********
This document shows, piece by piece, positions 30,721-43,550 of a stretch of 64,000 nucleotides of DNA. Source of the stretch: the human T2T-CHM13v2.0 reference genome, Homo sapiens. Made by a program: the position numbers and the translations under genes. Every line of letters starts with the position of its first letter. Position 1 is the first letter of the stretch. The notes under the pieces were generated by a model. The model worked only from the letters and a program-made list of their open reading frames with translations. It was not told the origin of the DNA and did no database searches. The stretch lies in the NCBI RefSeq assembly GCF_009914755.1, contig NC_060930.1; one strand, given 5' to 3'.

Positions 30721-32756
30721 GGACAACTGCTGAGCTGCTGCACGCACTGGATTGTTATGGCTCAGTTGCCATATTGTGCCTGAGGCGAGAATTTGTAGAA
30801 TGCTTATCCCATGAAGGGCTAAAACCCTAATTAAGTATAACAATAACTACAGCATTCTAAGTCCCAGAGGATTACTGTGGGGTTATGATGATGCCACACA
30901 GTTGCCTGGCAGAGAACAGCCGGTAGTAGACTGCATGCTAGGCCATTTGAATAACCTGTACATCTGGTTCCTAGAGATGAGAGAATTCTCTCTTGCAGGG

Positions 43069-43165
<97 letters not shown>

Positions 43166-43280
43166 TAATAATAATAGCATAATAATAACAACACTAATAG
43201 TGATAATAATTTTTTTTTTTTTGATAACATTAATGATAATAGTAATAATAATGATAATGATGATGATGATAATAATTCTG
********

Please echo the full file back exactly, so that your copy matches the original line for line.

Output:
This document shows, piece by piece, positions 30,721-43,550 of a stretch of 64,000 nucleotides of DNA. Source of the stretch: the human T2T-CHM13v2.0 reference genome, Homo sapiens. Made by a program: the position numbers and the translations under genes. Every line of letters starts with the position of its first letter. Position 1 is the first letter of the stretch. The notes under the pieces were generated by a model. The model worked only from the letters and a program-made list of their open reading frames with translations. It was not told the origin of the DNA and did no database searches. The stretch lies in the NCBI RefSeq assembly GCF_009914755.1, contig NC_060930.1; one strand, given 5' to 3'.

Positions 30721-32756
30721 GGACAACTGCTGAGCTGCTGCACGCACTGGATTGTTATGGCTCAGTTGCCATATTGTGCCTGAGGCGAGAATTTGTAGAA
30801 TGCTTATCCCATGAAGGGCTAAAACCCTAATTAAGTATAACAATAACTACAGCATTCTAAGTCCCAGAGGATTACTGTGGGGTTATGATGATGCCACACA
30901 GTTGCCTGGCAGAGAACAGCCGGTAGTAGACTGCATGCTAGGCCATTTGAATAACCTGTACATCTGGTTCCTAGAGATGAGAGAATTCTCTCTTGCAGGG

Positions 43069-43165
<97 letters not shown>

Positions 43166-43280
43166 TAATAATAATAGCATAATAATAACAACACTAATAG
43201 TGATAATAATTTTTTTTTTTTTGATAACATTAATGATAATAGTAATAATAATGATAATGATGATGATGATAATAATTCTG